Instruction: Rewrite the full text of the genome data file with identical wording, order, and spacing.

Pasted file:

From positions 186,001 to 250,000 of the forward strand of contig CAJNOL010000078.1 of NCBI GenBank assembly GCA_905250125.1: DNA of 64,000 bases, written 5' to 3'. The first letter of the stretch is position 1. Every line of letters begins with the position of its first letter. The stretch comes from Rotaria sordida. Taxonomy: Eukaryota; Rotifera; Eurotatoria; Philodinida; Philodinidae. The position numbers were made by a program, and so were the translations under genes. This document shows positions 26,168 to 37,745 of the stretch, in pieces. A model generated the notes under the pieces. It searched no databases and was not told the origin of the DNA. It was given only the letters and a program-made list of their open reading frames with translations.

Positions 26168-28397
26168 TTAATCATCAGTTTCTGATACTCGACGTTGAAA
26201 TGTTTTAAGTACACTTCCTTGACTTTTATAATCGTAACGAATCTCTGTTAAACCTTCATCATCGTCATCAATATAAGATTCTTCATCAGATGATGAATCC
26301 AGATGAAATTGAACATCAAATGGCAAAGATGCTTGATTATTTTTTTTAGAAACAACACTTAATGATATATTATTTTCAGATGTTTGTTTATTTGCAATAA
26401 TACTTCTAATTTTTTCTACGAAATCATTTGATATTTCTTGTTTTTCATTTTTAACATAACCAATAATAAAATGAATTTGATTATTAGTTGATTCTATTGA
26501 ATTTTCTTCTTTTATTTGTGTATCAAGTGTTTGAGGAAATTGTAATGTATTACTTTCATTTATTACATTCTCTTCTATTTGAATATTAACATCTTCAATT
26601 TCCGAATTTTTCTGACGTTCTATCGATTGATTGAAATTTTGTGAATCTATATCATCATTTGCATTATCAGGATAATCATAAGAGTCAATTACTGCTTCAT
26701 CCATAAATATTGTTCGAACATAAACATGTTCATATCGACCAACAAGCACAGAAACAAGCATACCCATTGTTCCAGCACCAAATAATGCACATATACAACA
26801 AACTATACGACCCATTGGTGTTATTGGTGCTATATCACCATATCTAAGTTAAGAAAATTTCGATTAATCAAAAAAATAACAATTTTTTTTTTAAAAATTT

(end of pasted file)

From positions 186,001 to 250,000 of the forward strand of contig CAJNOL010000078.1 of NCBI GenBank assembly GCA_905250125.1: DNA of 64,000 bases, written 5' to 3'. The first letter of the stretch is position 1. Every line of letters begins with the position of its first letter. The stretch comes from Rotaria sordida. Taxonomy: Eukaryota; Rotifera; Eurotatoria; Philodinida; Philodinidae. The position numbers were made by a program, and so were the translations under genes. This document shows positions 26,168 to 37,745 of the stretch, in pieces. A model generated the notes under the pieces. It searched no databases and was not told the origin of the DNA. It was given only the letters and a program-made list of their open reading frames with translations.

Positions 26168-28397
26168 TTAATCATCAGTTTCTGATACTCGACGTTGAAA
26201 TGTTTTAAGTACACTTCCTTGACTTTTATAATCGTAACGAATCTCTGTTAAACCTTCATCATCGTCATCAATATAAGATTCTTCATCAGATGATGAATCC
26301 AGATGAAATTGAACATCAAATGGCAAAGATGCTTGATTATTTTTTTTAGAAACAACACTTAATGATATATTATTTTCAGATGTTTGTTTATTTGCAATAA
26401 TACTTCTAATTTTTTCTACGAAATCATTTGATATTTCTTGTTTTTCATTTTTAACATAACCAATAATAAAATGAATTTGATTATTAGTTGATTCTATTGA
26501 ATTTTCTTCTTTTATTTGTGTATCAAGTGTTTGAGGAAATTGTAATGTATTACTTTCATTTATTACATTCTCTTCTATTTGAATATTAACATCTTCAATT
26601 TCCGAATTTTTCTGACGTTCTATCGATTGATTGAAATTTTGTGAATCTATATCATCATTTGCATTATCAGGATAATCATAAGAGTCAATTACTGCTTCAT
26701 CCATAAATATTGTTCGAACATAAACATGTTCATATCGACCAACAAGCACAGAAACAAGCATACCCATTGTTCCAGCACCAAATAATGCACATATACAACA
26801 AACTATACGACCCATTGGTGTTATTGGTGCTATATCACCATATCTAAGTTAAGAAAATTTCGATTAATCAAAAAAATAACAATTTTTTTTTTAAAAATTT